The above is a very common ques
tion. We answer by saying it does
pay and it can pay, but it does not
always pay. On the farm it gener
ally does pay, though the farmer does
not keep account of what his fowl3
are bringing in. There are two rea
sons why poultry on farms generally
pay. One of them is that the fowls
are kept in relatively small numbers,
from 50 to 200 in a flock. Another
reason is that the food given the fowls
represents very largely gleanings from
the fields, orchards and barns. Mate
rial that would most certainly go to
waste, goes to make up the bulk of the
feed the fowls receive. The question
becomes one of importance when ap
plied to large operations independent
of the farm. Then the answer niuut
depend on a good many things. Th?
first of these is the experience of the
pouitryman. When novices with mon
ey go into poultry raising they do not
generally make it pay. It is not a
dead sure thing, and novices with
money can succeed only with dead
sure things. The novice with money
and no experience, if he goes into the
poultry business, generally comes out
of it with a good lot of experience and
no money. Farmers' Review.
The Buff Cochins.
From Fanners' Review: The Buff
Cochirs are good layers, as they com
mence laying in the fall and continue
till the end of the following summer.
Often I have trouble In getting my
show pullets in show condition on ac
count of their ccmbs twisting, which
is caused by their laying. They ore
good sitters. I set them on large sit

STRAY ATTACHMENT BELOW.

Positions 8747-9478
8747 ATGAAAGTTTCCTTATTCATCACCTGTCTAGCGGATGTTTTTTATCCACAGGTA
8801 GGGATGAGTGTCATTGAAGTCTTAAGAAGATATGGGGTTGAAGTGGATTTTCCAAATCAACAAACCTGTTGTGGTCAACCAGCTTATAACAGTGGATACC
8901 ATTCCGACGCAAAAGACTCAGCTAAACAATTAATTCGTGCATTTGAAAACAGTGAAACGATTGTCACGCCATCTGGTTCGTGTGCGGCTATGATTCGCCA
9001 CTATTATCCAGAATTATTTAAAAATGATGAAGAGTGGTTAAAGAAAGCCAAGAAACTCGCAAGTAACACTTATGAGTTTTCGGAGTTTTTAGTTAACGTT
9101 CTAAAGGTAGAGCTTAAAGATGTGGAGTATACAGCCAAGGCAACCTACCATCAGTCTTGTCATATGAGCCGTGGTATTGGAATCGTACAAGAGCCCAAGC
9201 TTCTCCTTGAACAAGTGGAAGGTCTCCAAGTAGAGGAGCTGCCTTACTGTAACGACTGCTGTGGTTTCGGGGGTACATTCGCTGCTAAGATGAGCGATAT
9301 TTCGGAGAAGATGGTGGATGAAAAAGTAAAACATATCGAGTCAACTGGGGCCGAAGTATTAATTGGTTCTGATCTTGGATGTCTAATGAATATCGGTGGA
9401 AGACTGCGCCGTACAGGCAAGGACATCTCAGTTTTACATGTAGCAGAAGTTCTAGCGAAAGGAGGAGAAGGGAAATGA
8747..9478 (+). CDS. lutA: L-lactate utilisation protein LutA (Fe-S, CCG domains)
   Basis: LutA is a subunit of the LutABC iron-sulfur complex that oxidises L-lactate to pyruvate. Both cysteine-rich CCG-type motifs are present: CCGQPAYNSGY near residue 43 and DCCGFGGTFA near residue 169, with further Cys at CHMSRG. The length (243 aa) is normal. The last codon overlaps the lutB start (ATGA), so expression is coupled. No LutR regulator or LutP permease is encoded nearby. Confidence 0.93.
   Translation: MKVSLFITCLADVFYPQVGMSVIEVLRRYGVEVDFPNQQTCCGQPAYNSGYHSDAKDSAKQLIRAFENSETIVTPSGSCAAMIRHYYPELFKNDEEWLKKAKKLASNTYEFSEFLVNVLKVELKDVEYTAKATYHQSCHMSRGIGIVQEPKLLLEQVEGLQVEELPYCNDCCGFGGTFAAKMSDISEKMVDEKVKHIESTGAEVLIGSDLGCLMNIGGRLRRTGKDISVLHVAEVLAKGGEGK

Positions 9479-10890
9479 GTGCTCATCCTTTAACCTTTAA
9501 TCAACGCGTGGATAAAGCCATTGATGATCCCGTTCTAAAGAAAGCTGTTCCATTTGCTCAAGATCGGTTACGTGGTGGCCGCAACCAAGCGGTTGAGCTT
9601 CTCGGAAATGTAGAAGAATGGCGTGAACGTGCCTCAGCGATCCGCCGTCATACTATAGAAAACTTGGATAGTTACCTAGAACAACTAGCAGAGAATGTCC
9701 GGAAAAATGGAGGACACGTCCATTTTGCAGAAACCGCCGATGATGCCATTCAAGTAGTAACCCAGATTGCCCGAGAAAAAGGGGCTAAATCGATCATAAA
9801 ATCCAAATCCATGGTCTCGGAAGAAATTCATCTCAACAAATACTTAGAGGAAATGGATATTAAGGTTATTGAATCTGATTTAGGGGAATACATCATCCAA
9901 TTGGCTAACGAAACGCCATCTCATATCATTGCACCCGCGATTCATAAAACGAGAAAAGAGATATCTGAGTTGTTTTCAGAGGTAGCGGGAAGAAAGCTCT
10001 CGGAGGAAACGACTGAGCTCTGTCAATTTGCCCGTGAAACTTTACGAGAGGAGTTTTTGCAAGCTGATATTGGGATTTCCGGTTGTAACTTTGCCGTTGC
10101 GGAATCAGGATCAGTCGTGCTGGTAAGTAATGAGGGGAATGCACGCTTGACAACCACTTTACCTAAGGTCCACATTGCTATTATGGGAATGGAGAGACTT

tings of eggs and have no trouble. I
frequently have two hens bring off
broods at the same time. I give one
hen the chicks and reset the other.
They are good mothers. The Buffs will
forage if given the opportunity to do
so. They grow very rapidly and are
hardy. They make good table fowls,
and the meat has a fine flavor. It is
a rich yellow in color. Homer H. Mc
Govney, Fayette County, Ohio.
Care cf Laying Stock. -Give
but little feed, and make them
take lots cf exercise. A very light
mash of clover chaff, bran and oat3
ground fine, mixed stiff, is good in
the morning, as it is readily assimi
lated by the fowl. Do not feed more
than a quart to a dozen hens. Feed
all grain in litter, and for noon give
vegetables and meat in some form.
Boil, odds and epd3 of butchering
rather than feed to Uos3, Keep them
well supplied with grit and clean
water. The secret of winter egg3 is
comfortable roosting quarters, meat
and exercise. Young hens lay better
t&an old ones, and some strains excel
in egg production. Myron A. Gee.
Keeping UpMarkings.
From the Farmers' Review: I keep
up the markings of my Silver Wyan
dottes, or, rather, try to do so, by care
ful sejectiop and mating. When pur
chasing any new stock of either sex I
ascertain )f possible, eyca It' it re
quires a personal visit, if the yard
from which I contemplate making a
purchase is of birds of uniformly good
markings, shape, size, and free from
disqualifying defects. As to culling. I
raise as many as I can give suitable at
tention to, and have room for, and
select the very best of them to the ex
tent of the number I wish to keep for
my breeding stock. W. L. Mills, Put
nam County. Illinois.
No wonder She
Mrs. Rubba How's
Mrs. "Chatter
this morning, doctor?
Doctor Suffering terribly.
Mrs. Rybba. What, with
slight throat affection?
only a
Doctor Yes, but she can't speak.
People who criticise the leisure
class are cften mors envious than virtuous.
Result of Good Care and Feeding.
Clinton D. Smith, before the Amer
ican Holstein-Friesian Breeders' As
sociation, at Syracuse, N. Y., said ia
A few years ago. at the Michigan
Agricultural college, I bad the pleas
ure of carrying on an experiment to